BWC holds a seat on the Economic Security 4 Women Council (ES4W), a national alliance of women’s organisations “united in the belief that economic wellbeing and financial security are essential for women and will enable women of all ages to have an equal place in society”.
BWC has also initiated the Invest in Yourself Campaign to help women develop self-awareness around their financial situation and to gain the right financial knowledge to help them be financially independent.
“For some women, understanding their finances comes easily and they seem to have it all under control,” Robin said. “For other women, the world of finances is a confusing one indeed.
“If women are ever to be truly equal, they need to enjoy true financial independence and that starts with education for women from very basic introductory information to much more advanced guidance and advice.
“And in doing so, we supply the next generation with the tools for their financial independence and so it becomes self-perpetuating. “Initiatives such as this latest one announced by the Turnbull Government go a long way to improving the financial health of individuals and the greater community and we all benefit from that.”
Our friends at Avid Readers, West End have put together their top 5 recommendations for this autumn:
The Fish Girl by Mirandi Riwoe
Sparked by the description of a ‘Malay trollope’ in W. Somerset Maugham’s story, ‘The Four Dutchmen’, The Fish Girl tells of an Indonesian girl whose life is changed irrevocably when she moves from a small fishing village to work in the house of a Dutch merchant. There she finds both hardship and tenderness as her traditional past and colonial present collide. Told with an exquisitely restrained voice and coloured with lush description, this moving book will stay with you long after the last page.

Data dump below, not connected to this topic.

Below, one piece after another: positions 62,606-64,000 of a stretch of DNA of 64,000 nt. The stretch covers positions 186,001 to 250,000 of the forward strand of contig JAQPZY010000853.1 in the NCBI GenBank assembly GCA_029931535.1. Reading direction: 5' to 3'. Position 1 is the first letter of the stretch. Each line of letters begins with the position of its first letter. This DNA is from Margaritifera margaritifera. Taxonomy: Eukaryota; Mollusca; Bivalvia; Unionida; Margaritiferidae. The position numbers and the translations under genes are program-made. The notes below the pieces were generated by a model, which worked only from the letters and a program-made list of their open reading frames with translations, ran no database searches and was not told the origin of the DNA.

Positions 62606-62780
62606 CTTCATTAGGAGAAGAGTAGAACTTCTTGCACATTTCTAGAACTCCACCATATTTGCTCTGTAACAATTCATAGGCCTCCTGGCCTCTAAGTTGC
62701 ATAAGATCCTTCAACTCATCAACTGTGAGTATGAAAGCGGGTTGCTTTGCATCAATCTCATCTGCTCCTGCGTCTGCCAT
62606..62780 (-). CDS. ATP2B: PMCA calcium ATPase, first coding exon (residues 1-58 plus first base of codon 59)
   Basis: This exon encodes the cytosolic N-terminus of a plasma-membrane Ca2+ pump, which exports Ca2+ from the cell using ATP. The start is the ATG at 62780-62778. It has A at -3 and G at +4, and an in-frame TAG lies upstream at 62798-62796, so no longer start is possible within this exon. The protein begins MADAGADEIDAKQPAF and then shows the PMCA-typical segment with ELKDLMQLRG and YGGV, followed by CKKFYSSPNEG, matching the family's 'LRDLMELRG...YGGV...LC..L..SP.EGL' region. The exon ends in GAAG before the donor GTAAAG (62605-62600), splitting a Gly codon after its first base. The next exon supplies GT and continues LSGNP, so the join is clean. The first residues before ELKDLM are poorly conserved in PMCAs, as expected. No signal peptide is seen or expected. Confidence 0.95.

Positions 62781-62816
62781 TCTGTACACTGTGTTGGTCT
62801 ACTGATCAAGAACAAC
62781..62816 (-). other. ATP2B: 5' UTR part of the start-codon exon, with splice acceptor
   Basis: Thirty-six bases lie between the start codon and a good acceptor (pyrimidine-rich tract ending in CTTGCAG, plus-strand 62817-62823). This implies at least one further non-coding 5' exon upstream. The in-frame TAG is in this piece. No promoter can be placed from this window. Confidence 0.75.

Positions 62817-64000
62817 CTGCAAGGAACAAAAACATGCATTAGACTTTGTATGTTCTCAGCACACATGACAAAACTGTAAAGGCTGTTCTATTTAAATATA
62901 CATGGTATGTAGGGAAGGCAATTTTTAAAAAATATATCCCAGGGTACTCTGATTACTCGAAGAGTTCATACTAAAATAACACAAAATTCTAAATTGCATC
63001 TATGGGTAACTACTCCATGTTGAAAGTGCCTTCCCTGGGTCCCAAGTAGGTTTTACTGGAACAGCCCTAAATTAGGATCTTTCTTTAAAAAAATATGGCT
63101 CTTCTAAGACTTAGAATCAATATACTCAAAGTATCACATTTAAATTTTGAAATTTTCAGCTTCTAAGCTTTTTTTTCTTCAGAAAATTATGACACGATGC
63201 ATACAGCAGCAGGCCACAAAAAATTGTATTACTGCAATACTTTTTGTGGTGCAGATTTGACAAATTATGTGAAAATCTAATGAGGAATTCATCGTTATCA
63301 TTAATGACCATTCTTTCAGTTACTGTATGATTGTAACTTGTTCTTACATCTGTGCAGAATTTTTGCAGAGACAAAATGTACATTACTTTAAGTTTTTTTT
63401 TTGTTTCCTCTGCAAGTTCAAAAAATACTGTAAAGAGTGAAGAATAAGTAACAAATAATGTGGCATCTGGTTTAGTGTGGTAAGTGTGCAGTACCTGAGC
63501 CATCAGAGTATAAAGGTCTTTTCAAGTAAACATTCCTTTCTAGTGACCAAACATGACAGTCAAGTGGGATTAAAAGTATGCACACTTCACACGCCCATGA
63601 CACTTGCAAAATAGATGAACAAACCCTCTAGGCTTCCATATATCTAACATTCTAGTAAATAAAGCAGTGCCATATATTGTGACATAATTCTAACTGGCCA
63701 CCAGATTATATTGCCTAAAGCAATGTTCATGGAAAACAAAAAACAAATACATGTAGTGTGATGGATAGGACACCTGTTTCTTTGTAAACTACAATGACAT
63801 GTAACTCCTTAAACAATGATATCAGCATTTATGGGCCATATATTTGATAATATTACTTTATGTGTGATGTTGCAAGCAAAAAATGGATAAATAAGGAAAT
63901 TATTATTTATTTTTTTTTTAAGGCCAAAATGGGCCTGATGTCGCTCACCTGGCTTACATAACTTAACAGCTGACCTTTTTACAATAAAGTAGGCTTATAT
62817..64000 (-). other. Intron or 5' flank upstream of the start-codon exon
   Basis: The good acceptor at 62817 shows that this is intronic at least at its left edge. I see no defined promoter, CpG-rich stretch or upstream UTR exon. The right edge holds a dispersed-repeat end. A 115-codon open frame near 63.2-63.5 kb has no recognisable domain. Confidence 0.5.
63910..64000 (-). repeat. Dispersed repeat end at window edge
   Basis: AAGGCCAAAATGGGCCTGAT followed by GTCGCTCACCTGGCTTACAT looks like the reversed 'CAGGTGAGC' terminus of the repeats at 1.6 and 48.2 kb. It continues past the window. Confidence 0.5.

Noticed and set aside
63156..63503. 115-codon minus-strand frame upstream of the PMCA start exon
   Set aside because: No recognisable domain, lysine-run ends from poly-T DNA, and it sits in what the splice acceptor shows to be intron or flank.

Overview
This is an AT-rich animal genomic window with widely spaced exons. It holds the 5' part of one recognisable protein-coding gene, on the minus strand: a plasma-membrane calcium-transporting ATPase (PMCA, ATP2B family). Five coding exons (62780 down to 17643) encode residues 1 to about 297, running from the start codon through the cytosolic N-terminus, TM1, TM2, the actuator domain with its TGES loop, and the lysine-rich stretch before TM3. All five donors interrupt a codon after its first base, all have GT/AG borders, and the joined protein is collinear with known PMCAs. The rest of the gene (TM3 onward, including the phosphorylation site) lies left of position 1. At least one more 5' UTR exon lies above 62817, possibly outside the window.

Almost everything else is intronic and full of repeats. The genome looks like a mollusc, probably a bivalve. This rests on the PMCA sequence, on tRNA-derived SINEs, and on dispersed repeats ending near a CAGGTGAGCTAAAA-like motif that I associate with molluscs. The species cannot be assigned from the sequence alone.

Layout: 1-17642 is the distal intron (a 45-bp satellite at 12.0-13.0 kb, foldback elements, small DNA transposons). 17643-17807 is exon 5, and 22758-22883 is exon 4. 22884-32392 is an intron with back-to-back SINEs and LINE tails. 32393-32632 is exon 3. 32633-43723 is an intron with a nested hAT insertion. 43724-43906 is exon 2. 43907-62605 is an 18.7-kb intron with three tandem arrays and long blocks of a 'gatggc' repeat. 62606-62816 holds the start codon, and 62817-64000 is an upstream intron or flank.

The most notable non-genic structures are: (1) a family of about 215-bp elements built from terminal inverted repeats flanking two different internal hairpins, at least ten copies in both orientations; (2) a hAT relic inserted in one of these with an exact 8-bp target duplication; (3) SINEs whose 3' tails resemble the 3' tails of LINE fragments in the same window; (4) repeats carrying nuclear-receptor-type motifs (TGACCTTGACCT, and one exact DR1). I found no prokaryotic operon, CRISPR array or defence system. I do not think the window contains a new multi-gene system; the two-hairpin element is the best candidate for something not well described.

An Uncertain Grace by Krissy Kneen
Some time in the near future, university lecturer Caspar receives a gift from a former student called Liv: a memory stick containing a virtual narrative. Hooked up to a virtual reality bodysuit, he becomes immersed in the experience of their past sexual relationship. But this time it is her experience. What was for him an erotic interlude, resonant with the thrill of seduction, was very different for her—and when he has lived it, he will understand how. Later… A convicted paedophile recruited to Liv’s experiment in collective consciousness discovers a way to escape from his own desolation. A synthetic boy, designed by Liv’s team to ‘love’ men who desire adolescents, begins to question the terms of his existence. L, in transition to a state beyond gender, befriends Liv, in transition to a state beyond age. Liv herself has finally transcended the corporeal—but there is still the problem of love. An Uncertain Grace is a novel in five parts by one of Australia’s most inventive and provocative writers. Moving, thoughtful, sometimes playful, it is about who we are—our best and worst selves, our innermost selves—and who we might become.